Card 10 - Gort - "The Day the Earth Stood Still" (movie)
Card 11 - Maria - "Metropolis" (movie)
Card 13 - Eliza - Psychotherapist parody/emulator (software)
Card 14 - Priss - "Blade Runner" (movie)
Card 15 - Herbie - "Fantastic Four" (comic, cartoon)
Card 18 - Colussus - "Colossus: The Forbin Project" (book, movie)
Card 19 - Proteus - "Demon Seed" (book, movie)
Card 1A - Gunslinger - "Westworld" (movie)
Card 1B - D.A.R.Y.L. - "D.A.R.Y.L." (movie)
Card 1F - Bishop - "Aliens" (movie)
Card 20 - Deep Thought - chess computer (software)
Card 22 - Twiki - "Buck Rogers in the 25th Century" (movie, TV)

Ones I should have known right off the bat in a kick myself way, but sadly didn't remember until I looked them up:

Card 1E - Tik-Tok - "Tik-Tok of Oz" (book)
Card 2A - Marvin - "Hitchhiker's Guide to the Galaxy" (book, movie, TV)

Wild guess:

Card 05 - Johnny - "Johnny Sokko and his Flying Robot"

The rest weren't familiar to me, or the name was sufficiently munged it was past any guesswork.
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Steve Duff
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KGBRadioMoskow wrote:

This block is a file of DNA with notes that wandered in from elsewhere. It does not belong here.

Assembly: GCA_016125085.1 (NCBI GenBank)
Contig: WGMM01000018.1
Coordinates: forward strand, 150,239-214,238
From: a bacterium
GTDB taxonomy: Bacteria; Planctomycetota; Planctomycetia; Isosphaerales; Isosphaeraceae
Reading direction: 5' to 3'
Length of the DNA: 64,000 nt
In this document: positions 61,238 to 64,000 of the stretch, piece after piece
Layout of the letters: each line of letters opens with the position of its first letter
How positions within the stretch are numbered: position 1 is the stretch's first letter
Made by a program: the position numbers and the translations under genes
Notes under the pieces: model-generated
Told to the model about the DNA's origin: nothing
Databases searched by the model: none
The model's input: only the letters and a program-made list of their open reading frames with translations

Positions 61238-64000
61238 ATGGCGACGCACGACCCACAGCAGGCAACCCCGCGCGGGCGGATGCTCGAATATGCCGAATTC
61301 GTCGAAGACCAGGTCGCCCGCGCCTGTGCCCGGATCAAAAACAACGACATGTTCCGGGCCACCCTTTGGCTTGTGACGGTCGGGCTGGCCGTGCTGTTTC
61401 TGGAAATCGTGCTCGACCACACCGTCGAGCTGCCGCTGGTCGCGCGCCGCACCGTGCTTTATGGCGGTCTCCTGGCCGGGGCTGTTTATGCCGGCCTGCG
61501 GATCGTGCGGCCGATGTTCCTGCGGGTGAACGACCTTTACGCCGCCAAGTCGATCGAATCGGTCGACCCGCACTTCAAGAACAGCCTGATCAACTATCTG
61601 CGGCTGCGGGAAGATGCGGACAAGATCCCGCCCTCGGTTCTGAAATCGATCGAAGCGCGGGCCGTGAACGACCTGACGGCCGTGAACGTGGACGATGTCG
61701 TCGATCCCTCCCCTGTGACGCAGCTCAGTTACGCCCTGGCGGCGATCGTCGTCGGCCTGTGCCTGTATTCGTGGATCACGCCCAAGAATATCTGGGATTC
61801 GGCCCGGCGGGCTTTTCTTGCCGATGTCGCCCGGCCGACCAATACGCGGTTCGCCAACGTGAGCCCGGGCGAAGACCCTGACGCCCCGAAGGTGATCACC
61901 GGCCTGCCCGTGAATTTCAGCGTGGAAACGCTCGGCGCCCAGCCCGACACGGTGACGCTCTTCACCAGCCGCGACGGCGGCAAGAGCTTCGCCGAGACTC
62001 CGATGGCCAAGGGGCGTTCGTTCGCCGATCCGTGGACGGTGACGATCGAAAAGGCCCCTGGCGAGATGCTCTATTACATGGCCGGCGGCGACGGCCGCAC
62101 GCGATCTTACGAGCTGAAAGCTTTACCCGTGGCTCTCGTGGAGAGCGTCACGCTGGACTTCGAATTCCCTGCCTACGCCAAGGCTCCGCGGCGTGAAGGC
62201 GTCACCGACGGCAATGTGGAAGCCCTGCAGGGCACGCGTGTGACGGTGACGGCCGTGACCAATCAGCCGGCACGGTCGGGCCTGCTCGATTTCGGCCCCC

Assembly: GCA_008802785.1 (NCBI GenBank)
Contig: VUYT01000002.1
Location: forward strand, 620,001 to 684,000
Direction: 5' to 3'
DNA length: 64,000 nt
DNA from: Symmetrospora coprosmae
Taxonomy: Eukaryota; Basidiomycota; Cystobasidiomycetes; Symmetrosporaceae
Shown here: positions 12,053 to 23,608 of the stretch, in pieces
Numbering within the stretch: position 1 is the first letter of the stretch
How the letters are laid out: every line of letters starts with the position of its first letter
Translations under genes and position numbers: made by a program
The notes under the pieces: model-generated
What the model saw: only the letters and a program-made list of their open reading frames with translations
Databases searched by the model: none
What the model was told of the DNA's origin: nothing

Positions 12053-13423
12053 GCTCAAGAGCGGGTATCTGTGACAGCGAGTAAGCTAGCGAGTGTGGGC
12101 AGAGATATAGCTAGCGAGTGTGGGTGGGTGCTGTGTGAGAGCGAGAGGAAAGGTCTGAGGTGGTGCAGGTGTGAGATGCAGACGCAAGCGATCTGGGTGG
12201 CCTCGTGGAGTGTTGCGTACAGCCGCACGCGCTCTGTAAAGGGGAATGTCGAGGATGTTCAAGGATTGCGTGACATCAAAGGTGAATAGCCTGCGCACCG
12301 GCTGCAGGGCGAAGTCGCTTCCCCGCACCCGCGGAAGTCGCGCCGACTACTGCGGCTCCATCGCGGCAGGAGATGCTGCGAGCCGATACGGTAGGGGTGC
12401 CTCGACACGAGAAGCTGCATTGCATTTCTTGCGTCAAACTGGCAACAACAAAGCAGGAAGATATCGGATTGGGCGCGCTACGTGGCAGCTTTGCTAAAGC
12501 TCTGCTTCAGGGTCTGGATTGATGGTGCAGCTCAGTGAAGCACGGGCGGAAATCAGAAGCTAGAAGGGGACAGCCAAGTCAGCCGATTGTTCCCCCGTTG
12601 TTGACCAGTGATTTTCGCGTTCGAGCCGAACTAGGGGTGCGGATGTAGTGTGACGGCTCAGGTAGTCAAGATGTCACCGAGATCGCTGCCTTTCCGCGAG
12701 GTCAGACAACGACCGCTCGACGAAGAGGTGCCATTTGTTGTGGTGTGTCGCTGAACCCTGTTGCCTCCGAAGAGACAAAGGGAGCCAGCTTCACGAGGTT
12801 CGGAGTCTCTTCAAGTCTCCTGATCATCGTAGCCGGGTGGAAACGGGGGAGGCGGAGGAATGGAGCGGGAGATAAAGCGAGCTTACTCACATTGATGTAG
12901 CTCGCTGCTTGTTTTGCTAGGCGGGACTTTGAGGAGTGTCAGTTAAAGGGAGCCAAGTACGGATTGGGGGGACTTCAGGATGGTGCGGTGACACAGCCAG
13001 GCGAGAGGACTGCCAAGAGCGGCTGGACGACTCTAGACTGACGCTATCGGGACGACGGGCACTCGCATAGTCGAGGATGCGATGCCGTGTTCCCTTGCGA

Card 00 - Fembot - Various, but most famous in "Austin Powers" (movie)


I'd have said Six Million Dollar Man.

Quote:

Card 05 - Johnny - "Johnny Sokko and his Flying Robot"

The rest weren't familiar to me, or the name was sufficiently munged it was past any guesswork.


Whoops. Massive fail on this one. laugh

Johnny 5 is alive!
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Robert Stetler
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UnknownParkerBrother wrote:
Whoops. Massive fail on this one. laugh

Johnny 5 is alive!


Gah. "Short Circuit". I think I should be glad I did miss that reference - bad enough I remembered D.A.R.Y.L.
 
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Anthony Boydell
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2A Marvin is correct (HHGTTG) but did you notice what its number, 2A, is Hexadecimal for..?
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Fabien Conus
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tonyboydell wrote:
2A Marvin is correct (HHGTTG) but did you notice what its number, 2A, is Hexadecimal for..?


42 !

Brilliant !

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Claude Sirois
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Great review (4 years later)!

Now I want this game!cool

K